Caesar and Cleopatra

Robert Cuccioli plays Julius Caesar and Teresa Avia Lim is Cleopatra in George Bernard Shaw’s  Caesar and Cleopatra.  Photographs by Carol Rosegg.

Robert Cuccioli plays Julius Caesar and Teresa Avia Lim is Cleopatra in George Bernard Shaw’s Caesar and Cleopatra. Photographs by Carol Rosegg.

David Staller, the artistic director of the Gingold Group, has made the mission of his company to celebrate the plays of George Bernard Shaw. To that end, the group offers readings of Shaw plays monthly and hosts discussions about him, and each year presents a fully staged production. Last season it was the warhorse Heartbreak House, but the current offering, Caesar and Cleopatra, is a rarity.

Caesar with his secretary Britannus (Jonathan Hadley, left) and Rufio (Jeff Applegate), his right-hand man.

Caesar with his secretary Britannus (Jonathan Hadley, left) and Rufio (Jeff Applegate), his right-hand man.

In a lengthy brochure Staller writes about changes he has made, because the five-act 1898 play was written to be read. His qualifications as a Shaw expert are formidable, but his mediation raises the question: how much is Shaw? In the standard Penguin text, GBS offered two prologue options: one is a long monologue by a character wearing a bird’s head; the other is a scene involving Roman soldiers, gambling and court gossip. Staller instead opens with Cleopatra’s chief nurse, Ftatateeta, addressing the audience and referring to Egyptian gods like Bastet and Hathor who aren’t in either of the published options. In a script note, he writes that it “was created by referencing Shaw’s original hand-written manuscript, his letters, production notes, early drafts for his 1945 screenplay [for the film that starred Vivien Leigh and Claude Rains] and his proposal for a newly conceived London production shortly before his death in 1950.” With so much heavy lifting, judging fidelity to Shaw is impossible.

For instance, according to the original text, Ftatateeta is “a huge grim woman, her face covered with tiny wrinkles … with the mouth of a bloodhound and the jaws of a bulldog.” But Brenda Braxton looks more like an Egyptian Jazzercise teacher. The upgrade derives from Shaw’s own attitude change to the character for a production just before he died.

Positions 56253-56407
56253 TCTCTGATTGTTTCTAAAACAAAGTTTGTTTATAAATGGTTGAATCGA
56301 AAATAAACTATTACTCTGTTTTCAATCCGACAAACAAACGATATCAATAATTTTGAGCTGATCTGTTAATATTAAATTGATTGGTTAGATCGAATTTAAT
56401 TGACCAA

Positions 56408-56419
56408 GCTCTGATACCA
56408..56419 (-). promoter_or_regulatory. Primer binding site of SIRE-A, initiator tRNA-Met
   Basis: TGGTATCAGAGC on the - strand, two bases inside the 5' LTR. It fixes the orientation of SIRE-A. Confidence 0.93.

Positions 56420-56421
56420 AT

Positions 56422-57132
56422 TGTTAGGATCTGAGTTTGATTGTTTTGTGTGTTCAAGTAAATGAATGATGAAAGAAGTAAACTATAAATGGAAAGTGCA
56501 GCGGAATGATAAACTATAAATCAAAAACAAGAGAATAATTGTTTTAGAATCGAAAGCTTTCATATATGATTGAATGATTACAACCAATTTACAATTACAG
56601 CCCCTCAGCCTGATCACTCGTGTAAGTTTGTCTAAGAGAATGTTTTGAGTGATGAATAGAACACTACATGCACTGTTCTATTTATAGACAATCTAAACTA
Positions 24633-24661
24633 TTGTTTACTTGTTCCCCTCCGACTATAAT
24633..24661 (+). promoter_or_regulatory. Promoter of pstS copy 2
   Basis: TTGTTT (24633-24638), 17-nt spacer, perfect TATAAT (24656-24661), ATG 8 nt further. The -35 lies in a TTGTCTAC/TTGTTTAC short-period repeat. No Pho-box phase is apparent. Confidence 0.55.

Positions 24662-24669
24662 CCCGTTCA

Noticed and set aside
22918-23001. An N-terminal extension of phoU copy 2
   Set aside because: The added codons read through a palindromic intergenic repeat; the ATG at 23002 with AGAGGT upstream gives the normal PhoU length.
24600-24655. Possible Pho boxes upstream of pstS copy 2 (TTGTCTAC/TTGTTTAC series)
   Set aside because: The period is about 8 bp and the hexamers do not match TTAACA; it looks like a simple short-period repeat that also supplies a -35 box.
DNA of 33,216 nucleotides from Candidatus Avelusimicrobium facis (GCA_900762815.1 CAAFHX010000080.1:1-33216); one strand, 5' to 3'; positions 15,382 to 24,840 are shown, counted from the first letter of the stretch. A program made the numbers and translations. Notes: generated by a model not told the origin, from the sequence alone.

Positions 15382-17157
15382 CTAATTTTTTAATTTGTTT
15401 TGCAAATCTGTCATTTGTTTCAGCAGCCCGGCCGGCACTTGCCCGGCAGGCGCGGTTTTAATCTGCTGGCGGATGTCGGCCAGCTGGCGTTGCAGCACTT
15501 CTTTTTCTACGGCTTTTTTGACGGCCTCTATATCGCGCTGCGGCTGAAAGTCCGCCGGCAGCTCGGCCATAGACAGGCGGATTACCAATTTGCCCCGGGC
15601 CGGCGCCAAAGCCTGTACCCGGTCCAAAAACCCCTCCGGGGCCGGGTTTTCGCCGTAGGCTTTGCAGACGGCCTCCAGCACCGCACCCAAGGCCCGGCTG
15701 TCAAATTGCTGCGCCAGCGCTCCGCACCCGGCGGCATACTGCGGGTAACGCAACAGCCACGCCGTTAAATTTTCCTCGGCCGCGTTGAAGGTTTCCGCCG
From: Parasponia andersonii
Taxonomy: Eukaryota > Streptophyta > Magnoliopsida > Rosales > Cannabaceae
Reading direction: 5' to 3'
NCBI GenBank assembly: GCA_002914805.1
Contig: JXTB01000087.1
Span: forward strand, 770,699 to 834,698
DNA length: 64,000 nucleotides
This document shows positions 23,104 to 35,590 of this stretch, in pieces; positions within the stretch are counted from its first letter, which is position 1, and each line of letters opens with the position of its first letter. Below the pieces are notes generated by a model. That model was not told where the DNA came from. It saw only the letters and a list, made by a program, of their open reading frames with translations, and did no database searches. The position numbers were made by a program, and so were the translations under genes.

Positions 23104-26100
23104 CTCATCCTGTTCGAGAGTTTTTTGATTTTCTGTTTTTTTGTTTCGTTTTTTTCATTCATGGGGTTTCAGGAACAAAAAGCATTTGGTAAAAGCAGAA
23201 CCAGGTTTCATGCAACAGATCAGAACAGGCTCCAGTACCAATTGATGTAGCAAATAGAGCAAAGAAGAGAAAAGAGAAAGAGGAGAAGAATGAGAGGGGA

Nonetheless, Staller has cast some fine actors in the key roles, which have been reduced. Teresa Avia Lim is a bumptious Cleopatra, young—the character is 16—and irreverent. Robert Cuccioli is the middle-aged Julius Caesar, world-weary and bemused by her. After a chance encounter at the Sphinx (Brian Prather sets the action at an Egyptian archaeological dig; Tracy Christensen’s costumes are a mix of present-day and period), the canny veteran takes her part against her brother Ptolemy (played by a puppet) and Ptolemy’s excitable regent, Pothinus (Rajeesh Bose).

Cleopatra struggles with the domination of her chief nurse, Ftatateeta (Brenda Braxton).

Cleopatra struggles with the domination of her chief nurse, Ftatateeta (Brenda Braxton).

The lesser roles are solidly filled, particularly Apollodorus the Sicilian, played with comic brio by a heavily bangled Dan Domingues, who announces himself as “Apollodorus … the Si-CIL-ian!” A strapping Jeff Applegate as Rufio stands in for all Caesar’s military men, and Jonathan Hadley is the more mentally inclined secretary, Britannus.

For all the presumably canny changes, though, Caesar and Cleopatra feels like a dry run for Pygmalion (1913). Cuccioli’s wry, unflappable ruler tries to instill the qualities of a queen in the callow Cleopatra, and his remaking of her is akin to what Henry Higgins does with Eliza Doolittle. This time, though, the object is a genuine princess.

Shaw’s wit is well presented, too. With the Romans in Alexandria under attack, Rufio seeks Caesar’s instructions:

Caesar: Take every boat we have here…and seize the Pharos—that island with the lighthouse. …
Rufio: Are we to give up the city?
Caesar: We have not got it, Rufio! The palace we have; and—what is that building next door?
Rufio: The theatre.
Caesar: We will have that too. A theatre is always useful.

Cleopatra with her loyal subject Apollodorus the Sicilian (Dan Domingues).

Cleopatra with her loyal subject Apollodorus the Sicilian (Dan Domingues).

There’s also a running joke about Caesar incorrectly pronouncing “Ftatateeta” that may seem innocuous comedy or, in a “woke” era, come off as imperialistic jingoism about foreigners’ names. More troubling, though, is Shaw’s attitude to the burning of the great library.

Pothinus: What is now burning is no less than the memory of mankind!
Caesar: A shameful memory. Let it burn.
Pothinus: Will you destroy the past?
Caesar: Yes, and build the future with its ruins.

But the main event is Cleopatra’s journey to ruler, and Lim finds all the juice in the part. She becomes a queen, but embraces her dark side to get there, to Caesar’s chagrin. She has what every Cleopatra must have: charisma.

The Gingold production fails to make the case that Caesar and Cleopatra is a masterpiece, but, working on a puny budget, Staller and his cast have done some sort of justice to this interesting, rarely staged work.

The Gingold Theatrical Group production of George Bernard Shaw’s Caesar and Cleopatra runs through Oct. 12 at the Lion Theatre Row (410 W. 42nd St.). Evening performances are at 7:30 p.m. Tuesday through Thursday and 8 p.m. Friday and Saturday; matinees are at 2 p.m. Saturday and 3 p.m. Sunday. For ticket and information, call (212) 239-6200, or visit the box office or gingoldgroup.org.

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